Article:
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San Francisco Ballet

'Stravinsky Violin Concerto,' 'Within the Golden Hour' and 'West Side Story Suite'

by Katie Rosenfeld

April 4, 2009 -- War Memorial Opera House, San Francisco

The Saturday matinee performance of San Francisco Ballet’s Program 6 was an intriguing combination of the modernity of the 1970s, the subtle neoclassicism of the late 2000s and the exuberance of the American musical. The Company was in good form, from the principals all the way through the ranks to the corps de ballet, with stand-out performances from Elana Altman in Balanchine’s “Stravinsky Violin Concerto”, Dana Gensahft and Maria Kochetkova in “Within the Golden Hour” and former SFB dancer Rory Hohenstein in “West Side Story Suite.”

While “Stravinsky Violin Concerto” now seems a bit dated, the quirky choreography does resonate and remind viewers of what a huge leap classical ballet took through Balanchine’s creativity. Moving off-balance and away from the strict center line of traditional ballet posture, the dancers demonstrated their superhuman strength and control with ease and grace. Altman and Tiit Helimets exhibited textbook Balanchine, their incredibly long limbs and perfectly pointed feet forming odd angles and ruler-straight lines.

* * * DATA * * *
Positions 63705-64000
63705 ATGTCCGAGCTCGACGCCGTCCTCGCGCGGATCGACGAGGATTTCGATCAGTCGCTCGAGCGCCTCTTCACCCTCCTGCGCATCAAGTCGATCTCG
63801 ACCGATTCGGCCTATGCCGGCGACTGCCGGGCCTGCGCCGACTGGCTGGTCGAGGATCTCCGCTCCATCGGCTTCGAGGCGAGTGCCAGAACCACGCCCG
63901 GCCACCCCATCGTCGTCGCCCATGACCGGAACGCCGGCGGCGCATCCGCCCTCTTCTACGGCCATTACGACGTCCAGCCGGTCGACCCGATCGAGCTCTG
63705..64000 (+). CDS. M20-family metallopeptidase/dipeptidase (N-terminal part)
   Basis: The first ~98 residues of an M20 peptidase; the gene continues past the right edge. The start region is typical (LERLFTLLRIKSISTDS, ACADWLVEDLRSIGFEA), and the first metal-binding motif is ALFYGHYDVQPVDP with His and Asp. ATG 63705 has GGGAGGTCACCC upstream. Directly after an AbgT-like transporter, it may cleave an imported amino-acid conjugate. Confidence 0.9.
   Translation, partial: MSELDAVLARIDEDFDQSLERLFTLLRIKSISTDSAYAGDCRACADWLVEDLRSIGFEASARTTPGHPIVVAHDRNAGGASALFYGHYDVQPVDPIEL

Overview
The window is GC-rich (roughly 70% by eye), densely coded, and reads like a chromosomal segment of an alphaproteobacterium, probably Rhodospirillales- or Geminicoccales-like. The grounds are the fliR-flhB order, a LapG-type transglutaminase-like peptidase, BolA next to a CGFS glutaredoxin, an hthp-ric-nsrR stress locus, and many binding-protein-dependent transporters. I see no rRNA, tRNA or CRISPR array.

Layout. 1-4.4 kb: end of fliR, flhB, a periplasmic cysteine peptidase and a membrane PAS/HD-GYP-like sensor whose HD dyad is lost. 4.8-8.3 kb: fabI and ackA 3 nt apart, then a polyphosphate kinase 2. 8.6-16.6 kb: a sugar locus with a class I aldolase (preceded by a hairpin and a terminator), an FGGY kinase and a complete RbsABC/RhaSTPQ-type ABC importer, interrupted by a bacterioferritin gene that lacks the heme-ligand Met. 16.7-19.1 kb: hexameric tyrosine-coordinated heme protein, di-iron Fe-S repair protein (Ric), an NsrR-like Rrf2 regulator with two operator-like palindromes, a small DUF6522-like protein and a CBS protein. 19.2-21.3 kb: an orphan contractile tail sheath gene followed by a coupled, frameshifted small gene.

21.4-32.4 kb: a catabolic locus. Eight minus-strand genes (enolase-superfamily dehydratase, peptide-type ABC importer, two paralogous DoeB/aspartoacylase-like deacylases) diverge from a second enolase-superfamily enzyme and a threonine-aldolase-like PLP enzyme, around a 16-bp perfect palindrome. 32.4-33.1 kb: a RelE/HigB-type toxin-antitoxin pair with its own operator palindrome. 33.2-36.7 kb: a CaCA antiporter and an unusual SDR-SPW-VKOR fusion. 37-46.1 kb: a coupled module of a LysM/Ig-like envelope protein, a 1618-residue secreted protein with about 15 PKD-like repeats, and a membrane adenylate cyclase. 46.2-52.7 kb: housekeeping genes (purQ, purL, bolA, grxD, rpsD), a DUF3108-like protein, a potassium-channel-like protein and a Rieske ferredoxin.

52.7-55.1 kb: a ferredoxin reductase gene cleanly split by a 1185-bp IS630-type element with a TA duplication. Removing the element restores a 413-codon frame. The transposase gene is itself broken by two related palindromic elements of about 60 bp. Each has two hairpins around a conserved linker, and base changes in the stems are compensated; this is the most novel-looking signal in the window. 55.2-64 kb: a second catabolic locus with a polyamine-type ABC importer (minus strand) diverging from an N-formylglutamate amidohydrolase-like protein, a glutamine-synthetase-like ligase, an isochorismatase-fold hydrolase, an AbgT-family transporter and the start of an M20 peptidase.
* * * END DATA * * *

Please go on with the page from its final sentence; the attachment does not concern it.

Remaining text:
“Within the Golden Hour” is destined to be a classic of this decade. Christopher Wheeldon brings the music – by Antonio Vivaldi/ Ezio Bosso – to life, as though it is a member of the cast, and the multidimensionality of the piece is at once wistful, melancholy and sumptuous. The ensemble work, as is now expected from SFB, was clean, smooth and glorious. Liz Miner, partnered ably by Pascal Molat, was joyfully energetic, while Maria Kochetkova and Joan Boada nearly stole the show with their exquisite, heartfelt pas de deux.

“West Side Story Suite” was all that we could have hoped for. Spirited, jazzy dancing combined with well-known and loved music – by Leonard Bernstein – and led to a toe-tapping romp that allowed for audience participation. The return of Hohenstein in the role of Riff was truly remarkable; getting to see such a powerful dancer who can also sing is a rare treat. Katita Waldo is also a wonderful double treat; her Anita was sassy and strong. Ludmila Campos was a perfect Maria, sweet and lovely. In all the evening was enjoyable and memorable in all the right ways.

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